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    Tax Benefits of Installing and Operating Solar Panels
    The Vault

    Tax Benefits of Installing and Operating Solar Panels

    June 2011

    Tax Benefits of Installing and Operating Solar PanelsRecently we connected two of our clients – Argand Energy Solutions (a solar contractor) and Martin Truex, Jr. (a NASCAR driver and owns a NASCAR race shop).  Argand installed solar panels at MTJ Motorsports which has great tax benefits.  I'm always very excited when we have the opportunity to help out a client.  It's a great day when we can help out two clients in the same transaction.  The 'win win' here is that, based on our tax planning ideas, we managed to boost the sales of one client, get a great tax benefit for another client, and along the way we helped out the environment.  This was one of those times where being an accountant can truly be cool!

    Here's how the tax benefits work, using round numbers.

    Federal Credit available for solar systems – 30% - or $120,000 credit. (Business Energy Investment Tax Credit)

    1. North Carolina Credit available for the system – a 35% of the remaining $280,000 - but taken over five years – or $98,000.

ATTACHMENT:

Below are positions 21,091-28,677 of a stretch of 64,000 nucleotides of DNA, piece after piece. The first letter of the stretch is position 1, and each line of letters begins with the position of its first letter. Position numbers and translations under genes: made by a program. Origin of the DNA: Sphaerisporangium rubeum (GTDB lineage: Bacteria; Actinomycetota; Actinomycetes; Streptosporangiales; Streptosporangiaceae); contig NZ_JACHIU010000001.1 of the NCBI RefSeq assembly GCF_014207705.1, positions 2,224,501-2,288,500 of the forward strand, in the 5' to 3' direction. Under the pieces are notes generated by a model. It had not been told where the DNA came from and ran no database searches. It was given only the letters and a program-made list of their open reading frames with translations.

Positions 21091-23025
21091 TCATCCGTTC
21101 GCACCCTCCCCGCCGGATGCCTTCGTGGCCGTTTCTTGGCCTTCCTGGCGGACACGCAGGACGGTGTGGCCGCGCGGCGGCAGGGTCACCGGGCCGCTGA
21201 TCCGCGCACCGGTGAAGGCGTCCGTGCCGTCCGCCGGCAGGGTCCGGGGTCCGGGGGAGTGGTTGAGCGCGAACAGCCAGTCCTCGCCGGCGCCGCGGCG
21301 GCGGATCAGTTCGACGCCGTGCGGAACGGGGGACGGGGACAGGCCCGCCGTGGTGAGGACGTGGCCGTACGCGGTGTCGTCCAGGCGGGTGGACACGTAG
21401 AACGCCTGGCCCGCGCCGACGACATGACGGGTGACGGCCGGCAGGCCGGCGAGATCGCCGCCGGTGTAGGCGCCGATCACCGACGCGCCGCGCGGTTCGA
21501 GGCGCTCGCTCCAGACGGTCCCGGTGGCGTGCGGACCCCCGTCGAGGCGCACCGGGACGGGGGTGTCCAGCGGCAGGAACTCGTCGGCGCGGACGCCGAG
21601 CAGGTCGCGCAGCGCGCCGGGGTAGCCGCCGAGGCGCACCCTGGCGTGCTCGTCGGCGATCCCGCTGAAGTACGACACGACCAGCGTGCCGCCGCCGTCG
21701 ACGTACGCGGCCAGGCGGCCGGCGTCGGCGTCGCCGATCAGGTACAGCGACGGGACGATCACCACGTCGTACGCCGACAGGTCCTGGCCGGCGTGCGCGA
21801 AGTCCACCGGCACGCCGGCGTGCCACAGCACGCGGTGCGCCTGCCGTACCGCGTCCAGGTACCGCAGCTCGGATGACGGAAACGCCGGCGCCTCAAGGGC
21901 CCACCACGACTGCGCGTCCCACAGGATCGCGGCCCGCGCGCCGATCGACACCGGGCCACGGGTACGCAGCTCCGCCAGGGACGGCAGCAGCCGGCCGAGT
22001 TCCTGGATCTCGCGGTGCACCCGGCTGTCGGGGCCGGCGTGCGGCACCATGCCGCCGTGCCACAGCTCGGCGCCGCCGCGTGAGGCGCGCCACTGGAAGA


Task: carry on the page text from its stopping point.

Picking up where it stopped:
2. Total remaining cost of the system (the depreciable basis of the system is reduced by the amount of available credits) - $182,000 – so the tax benefit from the full depreciation of the system (which can be done in one year) is $72,800 assuming a 40% effective federal and state tax rate.

    So – out of the gate the net cost of the system is effectively nothing. Annually the system generates about $15,000 in the power that is sold back to Duke Energy – is actually a money making machine when offset against power purchased back from Duke Energy!

    More and more states are continuing to offer incentives for renewable energy sources, and more and more energy companies are paying a premium for renewable energy purchases. Although renewable still can't compete with oil, coal, and nuclear in terms of cost of production without these incentives, eventually it will be able to compete, especially if some of the incentives in place for these other sources are taken away. For now, it's built into our current tax legislation so, if you are thinking about renewable energy anyway, consider it.

    For raw land owners solar and wind, depending on the state, also represent a great way to generate income while you are waiting for the land to appreciate / be developed.

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